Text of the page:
Microsoft has unveiled the security features built into its Windows XP and Office XP products. However, many of the 'new' features are present in existing versions of the company's operating system and Office products, but are not activated by default as they are in the XP range.
The Redmond giant has announced that users of Outlook 6 would be prevented from downloading attachments, while Internet Explorer 6 may eventually block access to web pages without a clearly defined security policy.
But at the core of the Windows XP operating system itself is the Software Restriction Policies engine, which automatically scans any code from an email or website that attempts to run on the machine.
Administrators can tweak the settings on the engine so that it only allows code signed by trusted sources to run.
An in-built Hotfix checking tool will automatically scan the host machine to make sure it has all the up-to-date patches, and to automatically download and install new patches or updates.
These features are already available on current Windows systems - users just need a little know-how in order to operate them. Hidden within the setting menus of Outlook and Internet Explorer are options to disable cookies, scripts, ActiveX and Java, or disable the automatic preview of email attachments.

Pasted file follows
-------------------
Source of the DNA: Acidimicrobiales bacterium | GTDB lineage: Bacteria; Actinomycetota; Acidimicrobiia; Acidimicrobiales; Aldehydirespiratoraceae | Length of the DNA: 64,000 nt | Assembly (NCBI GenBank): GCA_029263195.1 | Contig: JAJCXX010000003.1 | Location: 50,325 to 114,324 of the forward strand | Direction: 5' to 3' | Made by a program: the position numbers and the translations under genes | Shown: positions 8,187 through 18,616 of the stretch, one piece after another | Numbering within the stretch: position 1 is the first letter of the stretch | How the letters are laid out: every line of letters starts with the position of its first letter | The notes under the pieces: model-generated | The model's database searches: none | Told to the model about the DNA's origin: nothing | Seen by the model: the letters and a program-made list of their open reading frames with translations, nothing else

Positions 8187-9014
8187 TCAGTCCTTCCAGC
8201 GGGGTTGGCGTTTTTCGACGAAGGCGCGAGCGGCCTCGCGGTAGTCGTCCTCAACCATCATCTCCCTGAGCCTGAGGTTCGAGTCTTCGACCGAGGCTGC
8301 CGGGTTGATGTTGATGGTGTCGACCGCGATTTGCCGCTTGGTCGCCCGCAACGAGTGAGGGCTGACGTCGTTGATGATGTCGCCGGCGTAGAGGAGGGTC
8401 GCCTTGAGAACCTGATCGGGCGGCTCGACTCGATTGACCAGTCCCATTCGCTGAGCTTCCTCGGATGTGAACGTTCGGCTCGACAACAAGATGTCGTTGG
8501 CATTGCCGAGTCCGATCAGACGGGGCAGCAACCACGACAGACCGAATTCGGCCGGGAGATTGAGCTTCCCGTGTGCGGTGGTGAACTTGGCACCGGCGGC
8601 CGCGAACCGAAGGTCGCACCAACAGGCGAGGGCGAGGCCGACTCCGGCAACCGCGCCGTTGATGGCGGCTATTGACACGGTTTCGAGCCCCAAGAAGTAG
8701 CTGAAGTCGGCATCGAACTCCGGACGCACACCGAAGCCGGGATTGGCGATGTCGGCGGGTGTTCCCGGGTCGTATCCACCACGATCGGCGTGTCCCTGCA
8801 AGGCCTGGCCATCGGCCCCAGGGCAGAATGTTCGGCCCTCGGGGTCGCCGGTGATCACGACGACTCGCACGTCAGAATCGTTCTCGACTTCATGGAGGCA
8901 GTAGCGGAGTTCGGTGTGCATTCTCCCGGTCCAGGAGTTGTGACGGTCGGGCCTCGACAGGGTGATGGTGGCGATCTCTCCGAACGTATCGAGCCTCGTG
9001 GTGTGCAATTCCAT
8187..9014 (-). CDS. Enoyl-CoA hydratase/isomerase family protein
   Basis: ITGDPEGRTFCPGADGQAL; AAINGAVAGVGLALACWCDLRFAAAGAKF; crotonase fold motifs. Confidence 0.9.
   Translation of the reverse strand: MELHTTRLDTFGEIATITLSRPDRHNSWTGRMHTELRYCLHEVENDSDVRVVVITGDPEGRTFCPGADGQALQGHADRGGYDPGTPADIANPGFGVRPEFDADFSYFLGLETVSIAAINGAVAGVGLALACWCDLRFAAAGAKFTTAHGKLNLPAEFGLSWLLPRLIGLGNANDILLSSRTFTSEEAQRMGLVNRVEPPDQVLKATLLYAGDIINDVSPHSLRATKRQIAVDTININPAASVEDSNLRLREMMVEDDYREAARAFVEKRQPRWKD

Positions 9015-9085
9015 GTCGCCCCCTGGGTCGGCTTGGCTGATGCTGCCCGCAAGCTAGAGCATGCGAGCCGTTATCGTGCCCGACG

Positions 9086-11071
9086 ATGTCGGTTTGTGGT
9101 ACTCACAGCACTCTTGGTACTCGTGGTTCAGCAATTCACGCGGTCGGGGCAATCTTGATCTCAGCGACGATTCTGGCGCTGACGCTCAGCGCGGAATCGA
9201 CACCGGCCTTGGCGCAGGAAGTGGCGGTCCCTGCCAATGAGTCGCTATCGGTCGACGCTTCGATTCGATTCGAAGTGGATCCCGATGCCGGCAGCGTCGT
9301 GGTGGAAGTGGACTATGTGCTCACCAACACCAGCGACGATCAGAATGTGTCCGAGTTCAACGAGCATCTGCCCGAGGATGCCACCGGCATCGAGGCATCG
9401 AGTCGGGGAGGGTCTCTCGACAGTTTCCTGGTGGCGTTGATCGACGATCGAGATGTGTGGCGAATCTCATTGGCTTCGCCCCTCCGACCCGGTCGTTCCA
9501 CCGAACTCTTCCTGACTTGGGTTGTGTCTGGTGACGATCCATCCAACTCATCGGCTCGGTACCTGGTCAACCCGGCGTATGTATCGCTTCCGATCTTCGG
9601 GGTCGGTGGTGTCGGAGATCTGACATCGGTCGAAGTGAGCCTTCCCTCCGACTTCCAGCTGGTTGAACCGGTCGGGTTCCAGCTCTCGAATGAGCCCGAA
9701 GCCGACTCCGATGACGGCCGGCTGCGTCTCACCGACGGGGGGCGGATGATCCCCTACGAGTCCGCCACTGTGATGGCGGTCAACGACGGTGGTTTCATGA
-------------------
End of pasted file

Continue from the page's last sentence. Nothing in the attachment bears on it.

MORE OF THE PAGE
The Hotfix tool is very similar to the existing Windows Update tool, so it seems that Microsoft is trying to improve security by making users more aware of the concept rather than building new security functions into the operating system.
In addition, Microsoft has revealed that XP on the desktop will also feature a personal firewall, dubbed the Internet Connection Firewall, in a bid to prevent the expected hacking attacks that will come with the availability of always-on broadband internet connections such as ADSL.
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